Resilience Theory & Modeling
The Resilience Theory & Modeling project will focus on the complex task of modeling the mechanisms contributing to disease resilience within and across spatial, temporal, and biological scales. The initial objectives of this project will be to (1) stimulate integrative discussions among scientists through weekly virtual seminars aimed at defining, measuring, and modeling resilience in biological systems, (2) begin development of a quantitative modeling framework that can be applied within and across RIBBiTR systems to uncover shared and unique mechanisms of resilience trajectories, and (3) address integrative research questions within RIBBiTR systems that will set the stage for informing field work and modeling efforts in future years of our Institute.
Course-based Undergraduate Research Experiences (CUREs)
Studies have shown that early research experiences increase student persistence in STEM fields. This is especially true for students from historically underrepresented groups. However, opportunities for students to gain research experiences are not widely accessible, even at the undergraduate level. Our training programs for undergraduate students will focus on providing early and authentic research experiences. We will use an established CURE model to create laboratory-learning environments that allow groups of undergraduate students to investigate original research questions that tie into our RIBBiTR research efforts on understanding amphibian resilience.
Occupancy & Abundance
A core goal of RIBBiTR is to determine whether, how, and why amphibian communities at the four RIBBiTR field sites are following different paths through multidimensional resilience space. To determine these trajectories empirically, we will conduct field surveys of amphibian and selected non-amphibian populations at all four field sites throughout the duration of the project. These surveys will be used directly as inputs into occupancy, N-mixture, and mark-recapture models that will estimate occupancy and abundance of these focal taxa at each site. Changes in occupancy and abundances will serve as primary data for measuring the recovery of host populations, recovery or reorganization of communities, and paths of each field system through resilience space.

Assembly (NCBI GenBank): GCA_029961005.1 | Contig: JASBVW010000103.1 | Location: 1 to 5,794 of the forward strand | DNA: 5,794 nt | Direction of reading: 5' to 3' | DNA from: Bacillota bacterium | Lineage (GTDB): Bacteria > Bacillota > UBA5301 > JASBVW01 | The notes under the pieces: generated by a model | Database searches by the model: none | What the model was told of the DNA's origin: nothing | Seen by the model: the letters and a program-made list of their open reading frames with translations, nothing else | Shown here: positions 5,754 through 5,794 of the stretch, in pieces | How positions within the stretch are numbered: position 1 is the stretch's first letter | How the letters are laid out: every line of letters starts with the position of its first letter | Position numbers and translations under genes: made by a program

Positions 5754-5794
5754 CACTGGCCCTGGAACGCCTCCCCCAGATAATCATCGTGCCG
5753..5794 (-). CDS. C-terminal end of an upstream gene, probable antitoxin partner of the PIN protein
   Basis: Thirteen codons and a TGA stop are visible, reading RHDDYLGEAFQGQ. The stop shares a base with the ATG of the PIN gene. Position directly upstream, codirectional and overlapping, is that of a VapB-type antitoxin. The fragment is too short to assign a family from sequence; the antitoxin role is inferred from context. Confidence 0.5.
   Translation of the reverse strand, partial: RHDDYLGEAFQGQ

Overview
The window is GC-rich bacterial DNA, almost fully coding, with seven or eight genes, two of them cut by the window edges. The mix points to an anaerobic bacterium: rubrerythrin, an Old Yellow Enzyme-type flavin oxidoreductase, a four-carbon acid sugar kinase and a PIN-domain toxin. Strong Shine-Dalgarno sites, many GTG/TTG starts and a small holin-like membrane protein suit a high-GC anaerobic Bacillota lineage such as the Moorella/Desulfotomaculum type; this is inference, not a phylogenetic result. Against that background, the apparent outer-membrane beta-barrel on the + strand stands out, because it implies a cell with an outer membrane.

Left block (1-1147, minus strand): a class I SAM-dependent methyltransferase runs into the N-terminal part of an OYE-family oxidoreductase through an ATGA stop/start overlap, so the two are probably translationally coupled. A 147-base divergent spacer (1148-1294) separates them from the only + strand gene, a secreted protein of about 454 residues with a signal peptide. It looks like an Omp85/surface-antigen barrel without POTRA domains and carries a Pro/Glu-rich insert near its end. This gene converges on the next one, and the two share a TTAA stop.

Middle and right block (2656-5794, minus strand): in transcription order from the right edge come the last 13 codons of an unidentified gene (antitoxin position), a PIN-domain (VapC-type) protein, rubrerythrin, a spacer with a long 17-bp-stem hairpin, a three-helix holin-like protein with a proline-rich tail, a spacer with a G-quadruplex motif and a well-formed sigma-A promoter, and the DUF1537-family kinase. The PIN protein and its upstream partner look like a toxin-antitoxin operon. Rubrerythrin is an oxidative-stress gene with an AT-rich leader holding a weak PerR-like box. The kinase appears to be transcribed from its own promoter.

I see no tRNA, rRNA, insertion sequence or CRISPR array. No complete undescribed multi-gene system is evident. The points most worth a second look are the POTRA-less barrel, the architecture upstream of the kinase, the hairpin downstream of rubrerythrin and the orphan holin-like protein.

Training Workshops (Graduate & Postdoc)
Integrating biology’s sub-disciplines will require training the next generation of biologists to work with the ever-growing body of data that is generated, interpreted, and shared, and preparing them to apply interdisciplinary knowledge and skills to confront global challenges. These aims are best addressed by boosting participation in cross-disciplinary research. Our main objective is to train young biologists (at the graduate student and postdoc levels) to thrive in increasingly collaborative and interdisciplinary environments. Our workshops will focus on integrative training that spans molecular and cellular biology, physiology, ecology, evolution, data science, and modeling, and includes activities that galvanize students to work collaboratively.